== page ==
Army to set up new special units; Kosovo biggest risk

Serbia's biggest security risk is the unresolved status of the southern province and its unilaterally declared independence, warns army chief Ljubisa Dikovic.

Source: Vecernje novosti, Tanjug
(Tanjug, file)
(Tanjug, file)

In an interview for the daily Vecernje Novosti, the general also announced that special units will be formed to deal with crisis situations.

"Terrorism is the world's number one enemy, which threatens us as well. We will form equipped, trained and efficient armed forces, which will be a strong deterrent in all security challenges," Dikovic said.

He stressed that the Serbian Army (VS) is fully prepared to protect citizens from all threats and dangers.

Asked what "better organization of rapid reaction forces" implies, Dikovic recalled that Serbia once had a corps of special units, which was disbanded in 1999.

"In order to solve all security challenges, today we sorely need forces capable of solving the problem in a record time and preventing it from spreading," Dikovic said.

There is a big risk of conflict in the Balkans, he warned, and added that it was important that Serbia has units that can respond effectively in crisis situations.

"We will therefore create a larger formation of these forces, they will have the best equipment and will be supported by helicopter units, which is why we are buying helicopters, that we will arm and equip for combat operations," Dikovic said.

At the same time, he said he wanted Serbia to acquire air defense systems, - "but only according to the needs."

The plan is, the army chief added, to, along with modernizing the Neva system and the Kub missiles, also buy "some of the more modern missile systems."

"Our goal is to always be ready to protect the airspace of Serbia in peace, but also to gain the capacity to strike at a potential aggressor," Dikovic said.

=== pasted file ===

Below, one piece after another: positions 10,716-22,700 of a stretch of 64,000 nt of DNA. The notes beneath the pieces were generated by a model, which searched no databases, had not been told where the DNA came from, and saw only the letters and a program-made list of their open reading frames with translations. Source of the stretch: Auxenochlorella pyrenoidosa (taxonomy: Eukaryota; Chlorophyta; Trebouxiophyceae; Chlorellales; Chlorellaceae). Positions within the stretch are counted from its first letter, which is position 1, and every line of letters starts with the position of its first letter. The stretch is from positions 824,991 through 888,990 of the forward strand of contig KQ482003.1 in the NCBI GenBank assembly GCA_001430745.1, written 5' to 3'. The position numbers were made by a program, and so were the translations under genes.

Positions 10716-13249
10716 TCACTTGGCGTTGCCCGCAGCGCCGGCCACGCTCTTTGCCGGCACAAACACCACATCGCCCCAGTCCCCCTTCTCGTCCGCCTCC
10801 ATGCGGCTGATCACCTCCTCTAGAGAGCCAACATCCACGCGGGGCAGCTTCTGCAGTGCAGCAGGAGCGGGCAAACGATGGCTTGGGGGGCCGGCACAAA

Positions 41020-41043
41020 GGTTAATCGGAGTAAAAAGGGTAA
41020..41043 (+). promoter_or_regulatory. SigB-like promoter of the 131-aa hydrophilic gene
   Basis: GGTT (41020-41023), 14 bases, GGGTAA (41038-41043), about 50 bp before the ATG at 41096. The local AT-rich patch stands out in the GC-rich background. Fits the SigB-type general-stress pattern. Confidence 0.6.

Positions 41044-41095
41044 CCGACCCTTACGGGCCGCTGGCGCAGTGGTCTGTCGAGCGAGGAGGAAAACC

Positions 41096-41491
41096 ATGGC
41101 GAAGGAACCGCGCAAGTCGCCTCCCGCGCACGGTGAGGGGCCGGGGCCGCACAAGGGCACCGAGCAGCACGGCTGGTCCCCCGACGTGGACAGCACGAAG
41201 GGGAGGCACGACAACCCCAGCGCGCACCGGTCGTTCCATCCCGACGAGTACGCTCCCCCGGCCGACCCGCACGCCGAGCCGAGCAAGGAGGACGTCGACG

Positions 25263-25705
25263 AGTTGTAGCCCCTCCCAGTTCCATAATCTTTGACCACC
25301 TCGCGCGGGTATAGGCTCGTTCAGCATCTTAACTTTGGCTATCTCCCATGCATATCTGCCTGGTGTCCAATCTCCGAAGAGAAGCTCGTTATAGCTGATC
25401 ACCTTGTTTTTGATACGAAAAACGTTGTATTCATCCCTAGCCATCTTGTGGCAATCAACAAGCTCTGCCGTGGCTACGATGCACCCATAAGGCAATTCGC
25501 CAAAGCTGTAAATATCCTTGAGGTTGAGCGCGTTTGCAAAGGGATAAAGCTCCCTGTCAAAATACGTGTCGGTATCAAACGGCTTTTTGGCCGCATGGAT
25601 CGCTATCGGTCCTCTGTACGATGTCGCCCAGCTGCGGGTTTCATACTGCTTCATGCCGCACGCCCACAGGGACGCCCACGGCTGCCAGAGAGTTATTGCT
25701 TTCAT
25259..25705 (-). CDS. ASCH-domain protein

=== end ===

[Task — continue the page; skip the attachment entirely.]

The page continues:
He emphasized that President Aleksandar Vucic cares about Serbia having a well-equipped and trained army ready to respond to any attempt at endangering the security of citizens.

Dikovic also spoke about the announced project to provide housing for members of the security sector, to say that he believes the construction of 30,000 apartments will be a powerful stimulus to all who plan to join the Serbian Army, but would also solve one of the biggest problems it is facing.

"We must not allow people from the defense system to leave the army without a roof over their heads. Building the apartments, increasing the wages and improving the overall status, will make us once again a desirable employer among young and ambitious people," Dikovic said.

Commenting on his recent statement, made at the Military Academy - that he did not believe the time would come to openly and frankly talk about the 1999 war - Dikovic reiterated that neither he nor his colleagues expected to be able to speak publicly about this, not even in scientific institutions.

"I really did not believe that I would see the day when the state would raise at the highest level, a monument to a soldier who gave his life in the defense of the country, but that is what I experienced in Debeljaca, where a bust was unveiled to a Kosare (Battle) hero, Tibor Cerna," Dikovic said.

He emphasized that it was an obligation of all of us to remember those who fell, because they lost their lives fighting for freedom and general well-being.

"To have people who fought against NATO and who have this experience, and not to transfer it to young people engaged in the same craft, would be a great disadvantage. That kind of knowledge, of course, is also important to foreign countries who are to this day interested in the methods of our fight against NATO," Dikovic pointed out, referring to the 1999 war.

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